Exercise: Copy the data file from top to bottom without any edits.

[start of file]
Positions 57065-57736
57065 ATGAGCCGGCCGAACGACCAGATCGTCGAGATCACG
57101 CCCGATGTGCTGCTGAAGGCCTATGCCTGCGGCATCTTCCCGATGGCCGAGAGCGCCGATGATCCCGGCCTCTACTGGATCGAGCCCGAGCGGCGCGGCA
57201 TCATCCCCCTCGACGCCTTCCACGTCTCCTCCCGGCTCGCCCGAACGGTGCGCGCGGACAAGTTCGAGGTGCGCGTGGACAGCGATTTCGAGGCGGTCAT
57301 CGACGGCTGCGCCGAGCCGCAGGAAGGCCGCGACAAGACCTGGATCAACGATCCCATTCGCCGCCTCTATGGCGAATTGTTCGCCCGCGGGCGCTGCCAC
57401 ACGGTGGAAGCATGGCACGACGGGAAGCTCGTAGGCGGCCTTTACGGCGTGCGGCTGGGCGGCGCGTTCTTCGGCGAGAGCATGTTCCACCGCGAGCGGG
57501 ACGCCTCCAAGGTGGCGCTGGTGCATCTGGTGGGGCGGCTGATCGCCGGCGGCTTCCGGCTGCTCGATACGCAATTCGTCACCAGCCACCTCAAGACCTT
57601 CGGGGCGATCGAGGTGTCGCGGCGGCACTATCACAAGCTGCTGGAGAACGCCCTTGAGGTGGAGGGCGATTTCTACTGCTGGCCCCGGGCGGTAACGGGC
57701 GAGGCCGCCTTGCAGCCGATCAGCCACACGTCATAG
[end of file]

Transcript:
Positions 57065-57736
57065 ATGAGCCGGCCGAACGACCAGATCGTCGAGATCACG
57101 CCCGATGTGCTGCTGAAGGCCTATGCCTGCGGCATCTTCCCGATGGCCGAGAGCGCCGATGATCCCGGCCTCTACTGGATCGAGCCCGAGCGGCGCGGCA
57201 TCATCCCCCTCGACGCCTTCCACGTCTCCTCCCGGCTCGCCCGAACGGTGCGCGCGGACAAGTTCGAGGTGCGCGTGGACAGCGATTTCGAGGCGGTCAT
57301 CGACGGCTGCGCCGAGCCGCAGGAAGGCCGCGACAAGACCTGGATCAACGATCCCATTCGCCGCCTCTATGGCGAATTGTTCGCCCGCGGGCGCTGCCAC
57401 ACGGTGGAAGCATGGCACGACGGGAAGCTCGTAGGCGGCCTTTACGGCGTGCGGCTGGGCGGCGCGTTCTTCGGCGAGAGCATGTTCCACCGCGAGCGGG
57501 ACGCCTCCAAGGTGGCGCTGGTGCATCTGGTGGGGCGGCTGATCGCCGGCGGCTTCCGGCTGCTCGATACGCAATTCGTCACCAGCCACCTCAAGACCTT
57601 CGGGGCGATCGAGGTGTCGCGGCGGCACTATCACAAGCTGCTGGAGAACGCCCTTGAGGTGGAGGGCGATTTCTACTGCTGGCCCCGGGCGGTAACGGGC
57701 GAGGCCGCCTTGCAGCCGATCAGCCACACGTCATAG